All-New Marvel NOW! Moon Knight #9 Review | Fanboys Anonymous

All-New Marvel NOW! Moon Knight #9 Review

Posted by Orion Petitclerc Saturday, November 22, 2014
Phew, what an issue! Sorry, I'm getting ahead of myself here. Welcome back to my review series of the increasingly superb Marvel comic book series, Moon Knight. What started out as seemingly disconnected microecosystems made into comic book issues has—as you can now tell if you've been following the series or my reviews—started to show their integrated skeletal system of a larger plot. The biggest lure for fans of the series when it started out was Warren Ellis and company's masterful weaving of the one-shot story, but after his and Declan Shalvey's departure from the book, writer Brian Wood and artists Greg Smallwood and Jordie Bellaire have kicked it into high gear as they steer the series into a different, albeit equally satisfying mode of storytelling.

Buy Moon Knight Volume 1: From the Dead by Warren Ellis, Declan Shalvey, and Jordie Bellaire on Amazon
Moon Knight #9 unveils a little bit more of the new creative team's master plan by revisiting the mystery of Marc Spector's psychiatrist—now given a name: Dr. Wahalla. In issue #7, the Silver Avenger discovered an assassination plot against foreign General Aliman Lor—a former despot of the small African nation of Akima—headed by none other than Dr. Wahalla. Then in issue #8, Dr. Wahalla knowingly sabotaged Moon Knight's heroism during the Freedom Tower hostage situation by informing the police of Marc's psychological imbalance, which subsequently landed Moon Knight on the police's most wanted list. In this issue, Marc confronts Dr. Walhalla during a hypnotherapy session by exploring her past history with General Lor and her motivations with betraying Moon Knight. The good doctor is not what she seems, though, and Marc's own tactics quickly backfire on him, leading to a shocking twist in Moon Knight history.

Learn about Moon Knight's history with Khonshu in Moon Knight: Fist of Khonshu and West Coast Avengers Omnibus Volume 2Wood played an interesting game with this issue as it mostly took part during the hypnotherapy session, which opened up a fun dynamic between Marc and Dr. Walhalla. Marc begins the dialogue in the issue by turning the tables on his psychiatrist so that throughout the entire issue both Marc and Dr. Walhalla are psychoanalyzing each other. It turns into a real cat-and-cat game (much like the intellectual games Light and L play with one another in Death Note, if I may make the comparison) that intrigues until the very end when Wood throws a curve ball into the mix that leaves the reader's mouth agape in awe.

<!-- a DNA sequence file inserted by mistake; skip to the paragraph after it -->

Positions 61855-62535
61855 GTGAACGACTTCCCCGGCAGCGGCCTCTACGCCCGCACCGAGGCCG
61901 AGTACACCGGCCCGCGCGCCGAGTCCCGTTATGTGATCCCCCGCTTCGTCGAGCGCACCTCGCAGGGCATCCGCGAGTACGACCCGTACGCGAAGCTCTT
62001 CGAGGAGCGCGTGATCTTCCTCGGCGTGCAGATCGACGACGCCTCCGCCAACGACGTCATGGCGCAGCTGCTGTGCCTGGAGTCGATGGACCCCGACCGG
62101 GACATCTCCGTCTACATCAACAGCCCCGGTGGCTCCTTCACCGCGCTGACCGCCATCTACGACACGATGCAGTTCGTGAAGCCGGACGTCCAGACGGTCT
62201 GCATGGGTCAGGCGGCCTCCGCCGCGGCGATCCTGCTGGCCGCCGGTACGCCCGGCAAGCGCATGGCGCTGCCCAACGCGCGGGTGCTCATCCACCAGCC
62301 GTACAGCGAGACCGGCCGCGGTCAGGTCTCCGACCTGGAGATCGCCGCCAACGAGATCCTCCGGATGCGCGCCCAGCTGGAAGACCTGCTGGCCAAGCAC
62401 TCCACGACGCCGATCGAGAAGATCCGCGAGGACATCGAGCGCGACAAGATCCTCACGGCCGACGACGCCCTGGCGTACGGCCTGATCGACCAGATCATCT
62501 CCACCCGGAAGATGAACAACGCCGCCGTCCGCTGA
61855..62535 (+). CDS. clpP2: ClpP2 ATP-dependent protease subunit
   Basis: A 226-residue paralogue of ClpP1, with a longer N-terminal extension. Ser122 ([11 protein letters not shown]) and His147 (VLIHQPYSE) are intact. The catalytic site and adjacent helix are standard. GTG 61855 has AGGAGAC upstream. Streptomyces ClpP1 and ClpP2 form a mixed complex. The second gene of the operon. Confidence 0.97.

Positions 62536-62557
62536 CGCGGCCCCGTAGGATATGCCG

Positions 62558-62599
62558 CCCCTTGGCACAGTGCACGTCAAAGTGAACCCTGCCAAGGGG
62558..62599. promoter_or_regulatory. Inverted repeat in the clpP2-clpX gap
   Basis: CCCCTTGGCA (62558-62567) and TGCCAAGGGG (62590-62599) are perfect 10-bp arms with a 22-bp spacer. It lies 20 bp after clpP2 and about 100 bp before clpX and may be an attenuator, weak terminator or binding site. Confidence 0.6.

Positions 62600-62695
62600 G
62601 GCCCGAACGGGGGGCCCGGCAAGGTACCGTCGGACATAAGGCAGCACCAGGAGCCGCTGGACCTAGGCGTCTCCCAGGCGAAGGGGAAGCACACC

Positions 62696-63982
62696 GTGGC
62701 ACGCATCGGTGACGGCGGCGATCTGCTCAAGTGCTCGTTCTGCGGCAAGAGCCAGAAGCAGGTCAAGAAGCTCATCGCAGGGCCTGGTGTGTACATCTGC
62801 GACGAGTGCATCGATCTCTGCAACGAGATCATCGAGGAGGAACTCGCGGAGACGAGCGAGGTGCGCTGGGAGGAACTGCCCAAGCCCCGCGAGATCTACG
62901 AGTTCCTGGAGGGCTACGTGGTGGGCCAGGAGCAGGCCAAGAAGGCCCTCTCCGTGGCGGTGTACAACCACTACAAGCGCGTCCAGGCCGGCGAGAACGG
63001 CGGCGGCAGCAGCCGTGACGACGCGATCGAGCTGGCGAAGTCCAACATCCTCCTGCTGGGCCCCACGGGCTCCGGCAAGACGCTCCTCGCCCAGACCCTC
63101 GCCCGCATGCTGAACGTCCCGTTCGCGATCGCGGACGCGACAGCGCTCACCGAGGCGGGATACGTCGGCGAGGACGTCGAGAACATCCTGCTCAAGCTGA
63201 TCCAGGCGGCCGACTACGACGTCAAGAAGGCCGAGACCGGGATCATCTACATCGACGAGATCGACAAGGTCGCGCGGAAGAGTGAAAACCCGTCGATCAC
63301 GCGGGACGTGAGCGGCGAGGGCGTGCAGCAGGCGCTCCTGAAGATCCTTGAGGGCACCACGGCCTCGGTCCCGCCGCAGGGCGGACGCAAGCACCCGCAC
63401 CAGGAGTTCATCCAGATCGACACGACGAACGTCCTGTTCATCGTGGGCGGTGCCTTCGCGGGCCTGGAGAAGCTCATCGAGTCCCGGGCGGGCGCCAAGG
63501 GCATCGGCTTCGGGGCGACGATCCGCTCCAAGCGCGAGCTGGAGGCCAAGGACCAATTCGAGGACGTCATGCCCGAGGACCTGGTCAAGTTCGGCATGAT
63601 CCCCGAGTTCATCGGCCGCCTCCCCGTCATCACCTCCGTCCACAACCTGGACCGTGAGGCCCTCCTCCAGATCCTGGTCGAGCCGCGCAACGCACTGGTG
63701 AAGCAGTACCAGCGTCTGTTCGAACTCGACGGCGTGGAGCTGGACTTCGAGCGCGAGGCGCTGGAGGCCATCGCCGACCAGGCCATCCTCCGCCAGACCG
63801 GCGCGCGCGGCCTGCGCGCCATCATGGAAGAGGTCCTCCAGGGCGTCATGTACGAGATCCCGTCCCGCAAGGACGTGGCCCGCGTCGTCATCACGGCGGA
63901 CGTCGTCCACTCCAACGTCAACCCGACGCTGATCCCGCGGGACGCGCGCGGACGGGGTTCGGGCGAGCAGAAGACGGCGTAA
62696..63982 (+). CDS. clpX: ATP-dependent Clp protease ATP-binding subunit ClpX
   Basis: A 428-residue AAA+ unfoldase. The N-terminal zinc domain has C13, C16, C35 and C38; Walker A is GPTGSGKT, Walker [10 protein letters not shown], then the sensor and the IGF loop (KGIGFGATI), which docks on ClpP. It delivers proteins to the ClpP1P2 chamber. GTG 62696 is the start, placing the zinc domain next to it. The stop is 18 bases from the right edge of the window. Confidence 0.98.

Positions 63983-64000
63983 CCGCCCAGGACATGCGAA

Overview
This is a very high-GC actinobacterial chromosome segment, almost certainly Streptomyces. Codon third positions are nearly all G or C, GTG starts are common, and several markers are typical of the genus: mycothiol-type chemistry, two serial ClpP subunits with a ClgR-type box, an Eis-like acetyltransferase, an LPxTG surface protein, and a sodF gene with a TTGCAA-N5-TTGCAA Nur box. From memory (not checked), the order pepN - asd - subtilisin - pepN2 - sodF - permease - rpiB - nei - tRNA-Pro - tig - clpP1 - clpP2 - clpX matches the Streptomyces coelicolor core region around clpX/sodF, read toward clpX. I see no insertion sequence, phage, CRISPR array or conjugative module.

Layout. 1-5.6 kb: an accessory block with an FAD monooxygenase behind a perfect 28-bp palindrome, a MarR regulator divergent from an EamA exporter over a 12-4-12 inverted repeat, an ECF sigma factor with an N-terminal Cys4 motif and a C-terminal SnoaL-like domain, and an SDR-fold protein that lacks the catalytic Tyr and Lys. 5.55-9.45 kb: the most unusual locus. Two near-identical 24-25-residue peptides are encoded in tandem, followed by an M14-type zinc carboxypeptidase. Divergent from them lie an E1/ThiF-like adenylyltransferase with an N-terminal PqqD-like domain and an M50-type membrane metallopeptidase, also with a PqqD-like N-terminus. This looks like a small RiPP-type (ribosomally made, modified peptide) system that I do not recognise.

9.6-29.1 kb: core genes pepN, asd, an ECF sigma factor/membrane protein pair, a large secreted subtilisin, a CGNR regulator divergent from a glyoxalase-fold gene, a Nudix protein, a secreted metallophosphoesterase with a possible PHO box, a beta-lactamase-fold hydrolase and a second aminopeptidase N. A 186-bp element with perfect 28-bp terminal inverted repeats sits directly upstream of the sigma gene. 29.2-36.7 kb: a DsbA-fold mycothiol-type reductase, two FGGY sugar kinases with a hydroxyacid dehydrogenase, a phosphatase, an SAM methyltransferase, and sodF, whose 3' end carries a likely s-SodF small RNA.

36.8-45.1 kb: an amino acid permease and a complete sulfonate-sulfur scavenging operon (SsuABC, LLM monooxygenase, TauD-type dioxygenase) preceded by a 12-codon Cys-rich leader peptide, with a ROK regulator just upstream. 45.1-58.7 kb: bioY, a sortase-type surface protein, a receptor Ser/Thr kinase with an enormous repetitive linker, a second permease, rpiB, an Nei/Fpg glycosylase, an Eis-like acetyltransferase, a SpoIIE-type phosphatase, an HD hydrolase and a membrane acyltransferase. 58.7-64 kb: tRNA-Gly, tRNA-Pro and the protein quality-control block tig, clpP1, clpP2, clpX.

On the art side, this issue feels very much like what we got when Shalvey and Bellaire were tangoing across the pages. I feel as if Smallwood's style for this series has evolved since his series debut in issue #7, and it seems as though he is quickly finding his groove with Bellaire as they begin to dish out a thematically similar style to the previous team's. When comparing the artworks of issue #1, #7, and #9 side-by-side-by-side, you can definitely tell that Smallwood is starting to shape up into the next Shalvey in this series. This is great news, since Shalvey and Bellaire's synchronicity helped to sell the book just as much as Ellis' writing and stardom did. This may be the closest thing Marvel has ever done to catching lightning in a bottle twice, and hopefully we'll get another six—or even more, ideally—issues to this ceaselessly impressive series.

Read Marvel's Moon Knight collections on the comiXology app for iOS and Android devices
This was one of the most important and powerful panels in the issue.
Moon Knight #9 receives five stars out of five for both the writing and art. What more can I say? I was not disappointed with this issue or any other beforehand. How would you rate this issue, and how would you compare the new team's run to the old one's? Do you think Wood, Smallwood, and Bellaire have a chance at securing this series' staying power? Let us know in the comments section below, and continue following Fanboys Anonymous for more Moon Knight reviews!

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